‘Multiple criteria decision analysis’ is a crummy name for a great concept (aren’t all big decisions analyzed using multiple criteria?). MCDA means assessing alternatives while simultaneously considering several objectives. It’s a useful way to look at difficult healthcare choices. But oftentimes, results of these analyses aren’t communicated clearly, limiting their usefulness.
ISPOR, the International Society For Pharmacoeconomics and Outcomes Research, has developed new MCDA guidance, available in the latest issue of Value for Health (paywall). To be sure, healthcare decision makers have always weighed medical, social, and economic factors: MCDA helps stakeholders bring concrete choices and transparency to the process of evaluating outcomes research – where as we know, controversy is always a possibility.
Anyone can use MCDA. To put it mildly, it’s difficult to balance saving lives with saving money. Fundamentally, MCDA means listing options, defining decision criteria, weighting those criteria, and then scoring each option. Some experts build complex economic models, but anyone can apply this decision technique in effective, less rigorous ways.
You know those checklists at the end of every HouseHunters episode where people weigh location and size against budget? That’s essentially it: Making important decisions, applying judgment, and balancing multiple goals (raise the kids in the city or the burbs?) – and even though they start out by ranking priorities, once buyers see their actual options, deciding on a house becomes substantially more complex.
MCDA gains traction in health economics. As shown in the diagram (source: ISPOR), the analysis hinges on assigning relative weights to individual decision criteria. While this brings rationality and transparency to complex decisions, it also invites passionate discussions. Some might expect these techniques to remove human judgment from the process, but MCDA leaves it front and center.
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Pros and cons. Let’s not kid ourselves: You have to optimize on something. MCDA is both beautiful and terrifying because it forces us to identify tradeoffs: Quality, quick improvement, long-term health benefits? Uncertain outcomes only complicate things further. One of the downsides is that, upon seeing elaborate projections and models, people can become over-confident in the numbers. Uncertainty is never fully recognized or quantified. (Recall the Rumsfeldian unknown unknown.) Sensitivity analysis is essential, to illustrate which predicted outcomes are strongly influenced by small adjustments.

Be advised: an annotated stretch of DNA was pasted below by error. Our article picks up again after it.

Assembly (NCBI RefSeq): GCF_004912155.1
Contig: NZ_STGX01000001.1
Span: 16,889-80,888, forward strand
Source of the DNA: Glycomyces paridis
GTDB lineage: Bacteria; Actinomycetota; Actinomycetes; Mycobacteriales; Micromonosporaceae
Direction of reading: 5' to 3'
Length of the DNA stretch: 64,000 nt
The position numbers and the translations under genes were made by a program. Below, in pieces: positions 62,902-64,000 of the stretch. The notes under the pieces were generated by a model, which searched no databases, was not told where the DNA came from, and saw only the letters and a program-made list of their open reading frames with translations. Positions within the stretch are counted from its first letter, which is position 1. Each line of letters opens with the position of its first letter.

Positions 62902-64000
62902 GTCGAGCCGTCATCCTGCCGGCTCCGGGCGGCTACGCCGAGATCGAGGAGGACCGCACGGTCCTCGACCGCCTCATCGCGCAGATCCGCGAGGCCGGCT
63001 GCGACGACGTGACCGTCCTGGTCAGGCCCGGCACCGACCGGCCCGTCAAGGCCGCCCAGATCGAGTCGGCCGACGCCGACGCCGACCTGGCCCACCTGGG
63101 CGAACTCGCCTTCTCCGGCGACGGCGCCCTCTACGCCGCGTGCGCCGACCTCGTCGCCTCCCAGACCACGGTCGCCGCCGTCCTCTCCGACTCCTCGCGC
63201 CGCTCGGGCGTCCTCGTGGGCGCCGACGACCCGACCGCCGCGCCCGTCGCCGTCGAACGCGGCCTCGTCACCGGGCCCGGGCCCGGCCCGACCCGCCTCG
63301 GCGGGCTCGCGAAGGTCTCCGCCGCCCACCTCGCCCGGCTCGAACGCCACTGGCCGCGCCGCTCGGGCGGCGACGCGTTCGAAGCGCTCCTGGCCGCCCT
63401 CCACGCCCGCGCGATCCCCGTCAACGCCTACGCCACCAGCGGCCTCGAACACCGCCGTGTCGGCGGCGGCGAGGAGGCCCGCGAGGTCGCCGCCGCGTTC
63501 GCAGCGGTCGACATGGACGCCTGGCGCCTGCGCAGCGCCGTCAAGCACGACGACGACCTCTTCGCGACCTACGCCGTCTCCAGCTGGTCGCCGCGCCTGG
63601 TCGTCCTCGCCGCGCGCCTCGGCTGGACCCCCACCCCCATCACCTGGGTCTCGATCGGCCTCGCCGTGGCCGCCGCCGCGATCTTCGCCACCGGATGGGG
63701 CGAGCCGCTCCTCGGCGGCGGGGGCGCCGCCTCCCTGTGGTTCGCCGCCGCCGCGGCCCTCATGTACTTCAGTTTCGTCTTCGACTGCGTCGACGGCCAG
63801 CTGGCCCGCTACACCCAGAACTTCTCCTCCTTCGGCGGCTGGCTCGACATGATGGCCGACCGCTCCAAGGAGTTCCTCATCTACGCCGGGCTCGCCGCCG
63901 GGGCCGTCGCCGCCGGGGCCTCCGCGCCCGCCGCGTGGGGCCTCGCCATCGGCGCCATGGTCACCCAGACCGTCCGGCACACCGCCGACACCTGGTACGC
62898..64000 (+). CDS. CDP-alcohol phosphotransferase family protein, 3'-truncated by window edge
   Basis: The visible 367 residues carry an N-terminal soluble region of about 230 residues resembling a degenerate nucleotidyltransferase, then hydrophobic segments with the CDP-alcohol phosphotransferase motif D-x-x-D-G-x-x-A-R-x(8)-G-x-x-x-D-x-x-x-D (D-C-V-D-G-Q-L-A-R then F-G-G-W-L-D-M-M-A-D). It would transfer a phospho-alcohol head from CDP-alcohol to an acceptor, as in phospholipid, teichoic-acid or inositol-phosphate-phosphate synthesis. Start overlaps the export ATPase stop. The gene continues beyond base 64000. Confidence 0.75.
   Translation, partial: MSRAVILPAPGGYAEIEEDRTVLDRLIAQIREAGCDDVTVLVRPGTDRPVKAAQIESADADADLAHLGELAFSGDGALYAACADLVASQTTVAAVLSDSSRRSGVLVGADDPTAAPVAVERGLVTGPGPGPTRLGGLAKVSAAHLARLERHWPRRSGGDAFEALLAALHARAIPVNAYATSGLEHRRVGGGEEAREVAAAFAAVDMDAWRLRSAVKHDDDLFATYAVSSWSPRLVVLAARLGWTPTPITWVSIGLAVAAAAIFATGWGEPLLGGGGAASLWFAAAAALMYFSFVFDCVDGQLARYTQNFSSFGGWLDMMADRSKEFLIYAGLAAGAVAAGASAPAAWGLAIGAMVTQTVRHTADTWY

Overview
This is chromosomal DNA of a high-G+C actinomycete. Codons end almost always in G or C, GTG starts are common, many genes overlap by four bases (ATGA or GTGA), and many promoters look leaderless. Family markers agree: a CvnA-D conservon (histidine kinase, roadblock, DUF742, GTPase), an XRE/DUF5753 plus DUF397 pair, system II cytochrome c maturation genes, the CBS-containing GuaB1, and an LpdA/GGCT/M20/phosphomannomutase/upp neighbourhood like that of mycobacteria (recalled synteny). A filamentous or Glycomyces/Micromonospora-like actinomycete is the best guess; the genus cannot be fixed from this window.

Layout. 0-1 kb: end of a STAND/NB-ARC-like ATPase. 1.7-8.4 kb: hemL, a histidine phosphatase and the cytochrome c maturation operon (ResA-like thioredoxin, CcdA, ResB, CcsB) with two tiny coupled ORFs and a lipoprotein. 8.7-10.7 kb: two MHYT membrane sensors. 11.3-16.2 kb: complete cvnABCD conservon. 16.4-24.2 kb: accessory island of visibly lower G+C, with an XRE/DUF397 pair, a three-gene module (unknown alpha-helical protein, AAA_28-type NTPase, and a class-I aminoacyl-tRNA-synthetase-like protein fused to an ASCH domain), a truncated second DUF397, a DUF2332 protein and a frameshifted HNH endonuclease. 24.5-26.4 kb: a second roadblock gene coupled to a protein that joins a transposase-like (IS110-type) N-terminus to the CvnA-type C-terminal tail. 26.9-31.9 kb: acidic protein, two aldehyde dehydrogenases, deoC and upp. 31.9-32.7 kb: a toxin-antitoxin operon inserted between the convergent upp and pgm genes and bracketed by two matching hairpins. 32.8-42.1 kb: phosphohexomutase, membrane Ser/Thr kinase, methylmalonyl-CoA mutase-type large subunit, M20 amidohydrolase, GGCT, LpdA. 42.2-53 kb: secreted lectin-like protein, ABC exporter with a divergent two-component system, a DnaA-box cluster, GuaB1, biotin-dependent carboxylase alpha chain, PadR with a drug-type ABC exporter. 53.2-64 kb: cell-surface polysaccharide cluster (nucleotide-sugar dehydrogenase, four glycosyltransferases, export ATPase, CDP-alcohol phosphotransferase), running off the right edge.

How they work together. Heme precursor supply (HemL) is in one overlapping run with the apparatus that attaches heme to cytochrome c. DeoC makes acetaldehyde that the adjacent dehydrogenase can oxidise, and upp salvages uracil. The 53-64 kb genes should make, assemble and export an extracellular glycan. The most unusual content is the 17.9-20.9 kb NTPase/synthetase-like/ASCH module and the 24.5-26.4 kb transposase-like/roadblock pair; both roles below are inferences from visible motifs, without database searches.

Communicating the results. MCDA is a great way to bring interdisciplinary groups into a conversation. But because it is so complex, it’s essential that the analysis be communicated effectively, so stakeholders understand the choices being made. At a minimum, this should include straightforward charts or tables identifying the decision criteria, showing how they’re weighted, and summarizing analytical results – bringing us back to the HouseHunters Wish List/Checklist. (If you’re new to HEOR writing, don’t miss this fantastic lineup of medical writers and HEOR experts.)
Resources to learn more. If you want to try MCDA, pick up one of the classic texts, such as Smart Choices: A Practical Guide to Making Better Decisions. The ISPOR report is Multiple Criteria Decision Analysis for Health Care Decision Making – An Introduction: Report 1 of the ISPOR MCDA Emerging Good Practices Task Force by Thokala et al. Additionally, ISPOR’s members offer useful insights into the pluses and minuses of this methodology – see, for example, Does the Future Belong to MCDA? The level of discourse over this guidance illustrates how challenging healthcare decisions have become.
Tracy Altman is the founder of Ugly Research. She’ll be presenting at the HEOR Writing Workshop on communicating value messages clearly with data, March 17-18 in Philadelphia.